Environmental Monitoring

Environmental Monitoring

Sources of error in biological data

  • Human Error - repeated readings and data checking should identify these errors, e.g. 575 transposed to 757.
  • Instrumentation Limitation
  • Rounding errors - be aware of the limitations (sensitivity) of your technique.
  • Uncontrolled Factors - even the best designs will leave some variables uncontrolled, e.g. experiments on different days or different times of the same day.
  • Unrepresentative Samples - this should not occur if the sampling is controlled, be certain of the limits of the population from which you are sampling.
  • Statistical Fluctuations (random or experimental errors - most statistical tests assume that they exist.
  • Systematic Errors - Is the equipment calibrated? Does it measure what you think it is measuring? This type of error will introduce unacceptable bias.

Measurement Errors

Random and experimental errors

Consider the following questions:

  • What is the area (mm2) of a woodland, measured from the following map?
  • What is your resting heart rate (beats per minute)?
  • How many fingers have you got(!) ?

Woodland Map

Try repeating these measurements 5 times.

Did you obtain identical values?

It would be very surprising if all 5 area and heart rate measurements were identical. Similarly, it would be very surprising if your finger count varied. It is common for repeat measurements to differ from each other. These represent measurement errors. 'We can never measure anything exactly, although we can count exactly'.

Are the errors in the first two examples equivalent?

There is a fundamental difference in the two quantities being measured. The woodland area would not change between measurements (assuming that the map is immune to alterations in size due to changes in the atmosphere). Your heart rate is however continuously fluctuating so we should expect some between-reading variation. In the heart rate example the best that we can hope for is an estimate of the average heart rate.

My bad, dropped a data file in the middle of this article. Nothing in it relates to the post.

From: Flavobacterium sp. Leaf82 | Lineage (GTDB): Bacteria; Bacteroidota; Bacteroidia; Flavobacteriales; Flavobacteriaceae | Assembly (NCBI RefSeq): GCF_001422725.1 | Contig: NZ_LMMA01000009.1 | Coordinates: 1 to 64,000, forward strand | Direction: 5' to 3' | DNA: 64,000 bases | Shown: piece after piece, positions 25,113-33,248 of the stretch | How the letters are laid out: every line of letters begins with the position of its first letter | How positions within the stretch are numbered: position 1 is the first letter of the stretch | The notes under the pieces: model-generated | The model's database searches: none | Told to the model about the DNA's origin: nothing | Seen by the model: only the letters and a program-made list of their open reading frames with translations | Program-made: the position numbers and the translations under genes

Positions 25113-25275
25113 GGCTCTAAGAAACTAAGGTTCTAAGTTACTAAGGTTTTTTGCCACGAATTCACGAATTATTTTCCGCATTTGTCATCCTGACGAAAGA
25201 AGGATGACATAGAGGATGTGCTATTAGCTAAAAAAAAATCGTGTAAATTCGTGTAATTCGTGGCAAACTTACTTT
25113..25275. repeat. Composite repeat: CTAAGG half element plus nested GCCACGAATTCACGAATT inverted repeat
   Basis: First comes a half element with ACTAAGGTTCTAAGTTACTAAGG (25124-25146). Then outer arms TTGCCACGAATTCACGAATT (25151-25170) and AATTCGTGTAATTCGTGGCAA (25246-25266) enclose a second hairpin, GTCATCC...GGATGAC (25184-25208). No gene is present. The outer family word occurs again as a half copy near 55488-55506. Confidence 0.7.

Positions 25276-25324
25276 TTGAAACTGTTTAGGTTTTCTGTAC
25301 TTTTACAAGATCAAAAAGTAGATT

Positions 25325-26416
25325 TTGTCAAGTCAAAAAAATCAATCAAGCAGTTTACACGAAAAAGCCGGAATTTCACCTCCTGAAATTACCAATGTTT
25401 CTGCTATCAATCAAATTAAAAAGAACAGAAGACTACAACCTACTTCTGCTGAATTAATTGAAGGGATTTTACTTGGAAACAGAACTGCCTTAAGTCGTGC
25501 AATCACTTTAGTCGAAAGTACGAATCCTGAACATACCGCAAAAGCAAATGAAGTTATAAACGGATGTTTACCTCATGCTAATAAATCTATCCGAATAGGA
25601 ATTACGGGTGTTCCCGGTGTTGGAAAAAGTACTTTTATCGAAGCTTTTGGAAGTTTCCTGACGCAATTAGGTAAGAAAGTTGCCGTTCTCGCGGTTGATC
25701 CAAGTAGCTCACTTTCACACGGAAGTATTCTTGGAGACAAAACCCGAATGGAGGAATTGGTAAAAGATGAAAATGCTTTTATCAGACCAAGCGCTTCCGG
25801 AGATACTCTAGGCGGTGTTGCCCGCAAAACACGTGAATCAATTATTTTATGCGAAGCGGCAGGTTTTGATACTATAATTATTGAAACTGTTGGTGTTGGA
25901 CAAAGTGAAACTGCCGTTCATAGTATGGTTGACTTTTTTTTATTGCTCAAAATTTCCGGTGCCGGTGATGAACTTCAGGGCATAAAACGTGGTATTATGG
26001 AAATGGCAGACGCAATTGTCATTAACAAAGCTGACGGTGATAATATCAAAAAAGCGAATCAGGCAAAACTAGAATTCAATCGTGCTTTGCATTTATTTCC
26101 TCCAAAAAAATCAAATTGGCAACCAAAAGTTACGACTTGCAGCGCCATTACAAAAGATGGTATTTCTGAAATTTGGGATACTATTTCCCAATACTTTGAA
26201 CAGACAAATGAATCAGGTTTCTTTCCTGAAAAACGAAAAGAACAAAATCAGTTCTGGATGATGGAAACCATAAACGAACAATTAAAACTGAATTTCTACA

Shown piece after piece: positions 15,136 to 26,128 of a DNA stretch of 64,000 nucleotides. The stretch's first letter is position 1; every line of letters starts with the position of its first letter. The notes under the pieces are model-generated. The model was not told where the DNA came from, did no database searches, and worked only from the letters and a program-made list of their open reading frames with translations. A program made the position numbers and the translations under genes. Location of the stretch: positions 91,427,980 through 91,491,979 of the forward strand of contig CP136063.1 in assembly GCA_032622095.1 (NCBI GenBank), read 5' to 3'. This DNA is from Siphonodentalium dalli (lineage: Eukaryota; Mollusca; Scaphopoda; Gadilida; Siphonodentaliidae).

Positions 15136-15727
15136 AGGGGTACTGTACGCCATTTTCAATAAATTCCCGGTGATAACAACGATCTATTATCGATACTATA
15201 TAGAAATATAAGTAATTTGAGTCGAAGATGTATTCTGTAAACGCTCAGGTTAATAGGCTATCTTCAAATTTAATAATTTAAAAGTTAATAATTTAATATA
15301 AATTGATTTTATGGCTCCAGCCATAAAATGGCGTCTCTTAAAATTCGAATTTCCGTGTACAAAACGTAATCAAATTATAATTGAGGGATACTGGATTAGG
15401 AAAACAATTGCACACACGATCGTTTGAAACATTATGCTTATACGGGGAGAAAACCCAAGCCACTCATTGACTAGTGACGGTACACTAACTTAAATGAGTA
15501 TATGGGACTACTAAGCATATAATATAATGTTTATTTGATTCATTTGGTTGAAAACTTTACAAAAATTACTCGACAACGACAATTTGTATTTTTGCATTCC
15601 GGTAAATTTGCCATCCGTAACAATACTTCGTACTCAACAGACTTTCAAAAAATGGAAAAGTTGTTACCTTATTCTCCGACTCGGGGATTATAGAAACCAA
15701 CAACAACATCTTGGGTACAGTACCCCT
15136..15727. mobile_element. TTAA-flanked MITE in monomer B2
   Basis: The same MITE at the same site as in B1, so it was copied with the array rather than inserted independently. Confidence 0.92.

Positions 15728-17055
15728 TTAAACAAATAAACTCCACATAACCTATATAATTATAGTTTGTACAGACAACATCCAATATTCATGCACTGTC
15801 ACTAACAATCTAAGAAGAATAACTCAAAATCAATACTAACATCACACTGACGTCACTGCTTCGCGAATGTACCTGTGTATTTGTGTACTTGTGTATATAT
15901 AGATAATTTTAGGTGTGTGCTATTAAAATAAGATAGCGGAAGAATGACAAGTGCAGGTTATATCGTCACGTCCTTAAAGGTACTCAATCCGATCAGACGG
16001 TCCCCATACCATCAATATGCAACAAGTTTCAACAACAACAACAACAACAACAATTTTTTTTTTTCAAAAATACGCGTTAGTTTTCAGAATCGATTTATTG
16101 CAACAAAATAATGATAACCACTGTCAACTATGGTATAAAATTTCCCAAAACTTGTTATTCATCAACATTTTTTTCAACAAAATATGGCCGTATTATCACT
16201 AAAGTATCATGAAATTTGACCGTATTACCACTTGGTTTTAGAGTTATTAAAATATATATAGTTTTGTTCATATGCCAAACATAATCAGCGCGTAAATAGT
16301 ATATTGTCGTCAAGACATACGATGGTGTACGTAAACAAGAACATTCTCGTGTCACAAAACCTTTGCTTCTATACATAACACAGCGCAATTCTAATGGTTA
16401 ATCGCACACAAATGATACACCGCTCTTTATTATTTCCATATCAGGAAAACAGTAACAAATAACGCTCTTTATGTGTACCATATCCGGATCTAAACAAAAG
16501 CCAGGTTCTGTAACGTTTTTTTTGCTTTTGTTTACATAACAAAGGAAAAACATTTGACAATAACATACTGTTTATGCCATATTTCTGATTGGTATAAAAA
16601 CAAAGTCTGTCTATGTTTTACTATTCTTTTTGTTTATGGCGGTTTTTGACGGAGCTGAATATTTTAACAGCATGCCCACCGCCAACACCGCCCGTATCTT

Thus, differences between our estimates of the woodland area would be a consequence of slight variations in the measurement process which should occur randomly. Sometimes we overestimate the area, sometimes we underestimate it.

Differences in our heart rate estimates are a consequence of two processes. Some of the differences are due to the measurement process (random measurement errors), others are a consequence of the natural variation in heart rate. These latter errors are due to experimental error.

Accuracy and precision of measurements

Unfortunately there is often confusion about the distinction between these two terms. For example, the Collins English Dictionary (New Edition) defines accuracy as 'faithful measurement or representation of the truth; correctness; precision'. They do not have the same meanings when used in a scientific context.

  • Accuracy is the closeness of an observation to its true value.
  • Precision is the similarly between repeat readings.

Accepting that, in an ideal world, we should aim for both accuracy and precision, which of the following is the most desirable in an experiment. Assume that the true value for the measurement is 10 and we have two sets of repeat measurements:

  • Set 1 : 11.0,11.1,10.9,11.0,11.2,11.1
  • Set 2 : 9.5,10.5, 9.1, 9.9,10.9,10.1

Set 2 is the most desirable because it has the greatest accuracy. Set 1 has systematic errors even though the precision is high. Bias is dangerous, particularly when combined with high precision. If we have imprecision we can make use of statistical methods that attach confidence to accuracy of our estimate.

In any experiment you should aim to ensure that systematic errors are a faction of the random errors. The only way to achieve this aim is by careful standardisation of equipment and techniques.

Rounding Errors

Rounding a number involves the discarding of information, in the form of digits. Sometimes this is acceptable and even desirable, at other times rounding may introduce errors. Whether, and by how much, you should round depends on the number of significant figures that you wish to work with.

Unless you are working with small discrete numbers (e.g. number of eggs in a nest) the way in which you record a number implies the precision to which the observation was recorded. Thus, if you record two observations as 11 and 11.0 you are implying that they were recorded at different levels of precision. Recording the observation as 11 implies that the true value lies somewhere between 10.5 & 11.5, whereas recording the observation as 11.0 implies a value between 10.95 & 11.05.